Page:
Video may show an octopus waking up from a nightmare, scientists believe – DNyuz

Video may show an octopus waking up from a nightmare, scientists believe

Scientists observed unusual behavior in an octopus that they said looked similar to it waking up from a nightmare.

The cephalopod, named Costello, was filmed 24 hours a day in a laboratory at The Rockefeller University in New York over the course of a month.

On four occasions, the animal awoke “abruptly,” before engaging “in antipredator and predatory behaviors,” changing color, and flailing his arms around erratically, researchers said in a paper published last week on the website bioRxiv.

In two instances, the octopus sprayed black ink onto the surface of the water – a tactic used to escape predators – despite the fact that there was no predator around.

The behavior suggested that it was in temporary distress, which scientists said could suggest he was responding to a bad dream.

“It was really bizarre, because it looked like he was in pain; it looked like he might have been suffering, for a moment,” Eric Angel Ramos, one of the researchers, told Live Science.

“And then he just got up like nothing had happened, and he resumed his day as normal.”

When Costello came to the laboratory from the wild, he appeared to have suffered severe injuries, including losing the majority of two of his arms, which researchers said was likely due to a previous attack. Costello could have responded to the memory of an attack, according to a study which found that such attacks in animals can result in “long-term behavior and neural hypersensitivity.”

The study has not yet been peer-reviewed and only observed one octopus, but the findings have raised questions about the possible dream-like experiences of these intelligent creatures.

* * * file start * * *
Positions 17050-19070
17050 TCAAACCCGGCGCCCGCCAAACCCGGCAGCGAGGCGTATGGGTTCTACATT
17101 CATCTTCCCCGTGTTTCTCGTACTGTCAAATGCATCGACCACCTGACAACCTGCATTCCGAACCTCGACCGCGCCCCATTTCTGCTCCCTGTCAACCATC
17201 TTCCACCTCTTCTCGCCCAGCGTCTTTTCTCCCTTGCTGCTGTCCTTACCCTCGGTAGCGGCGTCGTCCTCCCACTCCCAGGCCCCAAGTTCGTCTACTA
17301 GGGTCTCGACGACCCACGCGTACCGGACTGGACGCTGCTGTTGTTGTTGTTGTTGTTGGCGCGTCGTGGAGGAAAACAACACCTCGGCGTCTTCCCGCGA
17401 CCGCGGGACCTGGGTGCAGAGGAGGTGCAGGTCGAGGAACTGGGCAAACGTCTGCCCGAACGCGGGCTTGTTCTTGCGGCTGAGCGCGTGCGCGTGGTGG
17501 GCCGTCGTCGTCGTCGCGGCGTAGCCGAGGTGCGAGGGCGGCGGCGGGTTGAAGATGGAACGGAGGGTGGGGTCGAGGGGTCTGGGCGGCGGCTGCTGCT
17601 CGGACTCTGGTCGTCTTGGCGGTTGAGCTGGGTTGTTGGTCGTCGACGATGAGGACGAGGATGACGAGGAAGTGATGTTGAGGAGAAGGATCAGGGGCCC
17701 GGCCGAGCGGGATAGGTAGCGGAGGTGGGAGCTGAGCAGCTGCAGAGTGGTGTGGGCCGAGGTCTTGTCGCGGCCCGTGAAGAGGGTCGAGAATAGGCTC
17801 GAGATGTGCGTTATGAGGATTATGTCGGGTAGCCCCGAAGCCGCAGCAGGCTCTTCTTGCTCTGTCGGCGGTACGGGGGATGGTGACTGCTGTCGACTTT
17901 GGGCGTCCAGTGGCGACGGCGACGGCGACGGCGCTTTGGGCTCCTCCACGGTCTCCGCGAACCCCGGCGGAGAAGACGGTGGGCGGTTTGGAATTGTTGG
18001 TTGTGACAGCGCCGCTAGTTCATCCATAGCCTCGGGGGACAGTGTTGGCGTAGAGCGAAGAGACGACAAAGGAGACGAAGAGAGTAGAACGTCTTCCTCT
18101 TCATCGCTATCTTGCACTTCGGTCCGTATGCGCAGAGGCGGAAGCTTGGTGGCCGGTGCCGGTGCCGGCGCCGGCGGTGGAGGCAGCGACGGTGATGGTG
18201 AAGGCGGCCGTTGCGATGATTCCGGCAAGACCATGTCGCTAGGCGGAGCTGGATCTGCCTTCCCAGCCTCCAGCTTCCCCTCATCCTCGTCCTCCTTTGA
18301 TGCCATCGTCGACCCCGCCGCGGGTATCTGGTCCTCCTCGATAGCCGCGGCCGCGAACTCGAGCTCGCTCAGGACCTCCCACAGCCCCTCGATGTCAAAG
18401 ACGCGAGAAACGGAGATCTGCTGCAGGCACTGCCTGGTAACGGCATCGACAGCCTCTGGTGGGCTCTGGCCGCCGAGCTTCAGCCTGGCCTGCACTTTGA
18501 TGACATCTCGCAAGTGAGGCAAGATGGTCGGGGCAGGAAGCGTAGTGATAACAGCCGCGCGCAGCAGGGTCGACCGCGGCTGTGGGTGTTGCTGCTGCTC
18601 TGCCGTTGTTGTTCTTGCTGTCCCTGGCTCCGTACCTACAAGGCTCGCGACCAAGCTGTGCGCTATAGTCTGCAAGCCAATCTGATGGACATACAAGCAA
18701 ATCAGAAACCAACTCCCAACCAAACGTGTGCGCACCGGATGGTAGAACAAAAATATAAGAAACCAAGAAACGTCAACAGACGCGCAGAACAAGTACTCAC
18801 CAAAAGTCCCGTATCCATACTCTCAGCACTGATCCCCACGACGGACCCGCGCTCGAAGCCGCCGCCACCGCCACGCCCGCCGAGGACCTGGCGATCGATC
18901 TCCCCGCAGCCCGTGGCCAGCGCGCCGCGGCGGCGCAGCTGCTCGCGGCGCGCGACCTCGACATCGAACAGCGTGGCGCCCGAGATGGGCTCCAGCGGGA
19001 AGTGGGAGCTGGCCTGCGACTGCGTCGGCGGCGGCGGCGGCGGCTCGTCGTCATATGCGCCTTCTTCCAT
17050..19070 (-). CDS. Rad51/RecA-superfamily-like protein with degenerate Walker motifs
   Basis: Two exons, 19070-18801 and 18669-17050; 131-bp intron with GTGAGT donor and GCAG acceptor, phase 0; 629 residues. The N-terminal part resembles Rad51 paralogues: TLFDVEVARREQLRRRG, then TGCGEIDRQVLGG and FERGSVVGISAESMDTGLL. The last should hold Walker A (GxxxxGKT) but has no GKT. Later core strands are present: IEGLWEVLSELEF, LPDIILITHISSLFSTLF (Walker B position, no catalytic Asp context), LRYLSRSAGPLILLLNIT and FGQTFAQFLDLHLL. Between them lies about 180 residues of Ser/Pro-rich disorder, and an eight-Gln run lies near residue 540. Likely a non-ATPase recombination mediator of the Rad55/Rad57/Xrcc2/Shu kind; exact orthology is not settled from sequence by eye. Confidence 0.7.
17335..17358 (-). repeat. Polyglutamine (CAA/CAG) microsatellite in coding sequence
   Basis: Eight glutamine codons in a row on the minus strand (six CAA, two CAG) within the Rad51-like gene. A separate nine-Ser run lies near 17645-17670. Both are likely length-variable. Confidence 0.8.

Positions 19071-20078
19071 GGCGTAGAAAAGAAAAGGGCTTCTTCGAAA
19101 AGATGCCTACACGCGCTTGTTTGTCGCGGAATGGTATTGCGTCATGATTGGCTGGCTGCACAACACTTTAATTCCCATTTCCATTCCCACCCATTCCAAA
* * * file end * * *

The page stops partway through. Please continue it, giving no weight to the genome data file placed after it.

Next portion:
One of the co-authors said that it was difficult to determine if an octopus actually dreams by studying its brain activity.

“How can you attach electrodes to an animal with no form? Marcelo Magnasco told New Scientist .

Scientists published a study in 2021 about octopuses’ sleep and found evidence of a human-like sleep cycle. The researchers found that the animal’s skin changed in a manner similar to humans’ rapid eye movements (REM), which occurs during sleep.

Another scientist who was not involved in observing Costello said the strange behavior could have another explanation, however.

Robyn Crook, an associate professor of biology at San Francisco State University, told Live Science that the octopus’ behavior could have been due to senescence, which is when an octopus’ body starts to break down before death.

Costello died shortly after these episodes, according to Live Science.

Crook stated that Costello’s movement in the video was due to an apparent lack of motor coordination, which could be a sign of senescence.

“I don’t exclude that senescence could be one of the drivers of this,” Ramos told Live Science.

The study’s authors noted that the results couldn’t be considered conclusive until replicated. As the episodes in question were fleeting, the scientists recommended that future researchers also observe octopuses for 24 hours a day using cameras.

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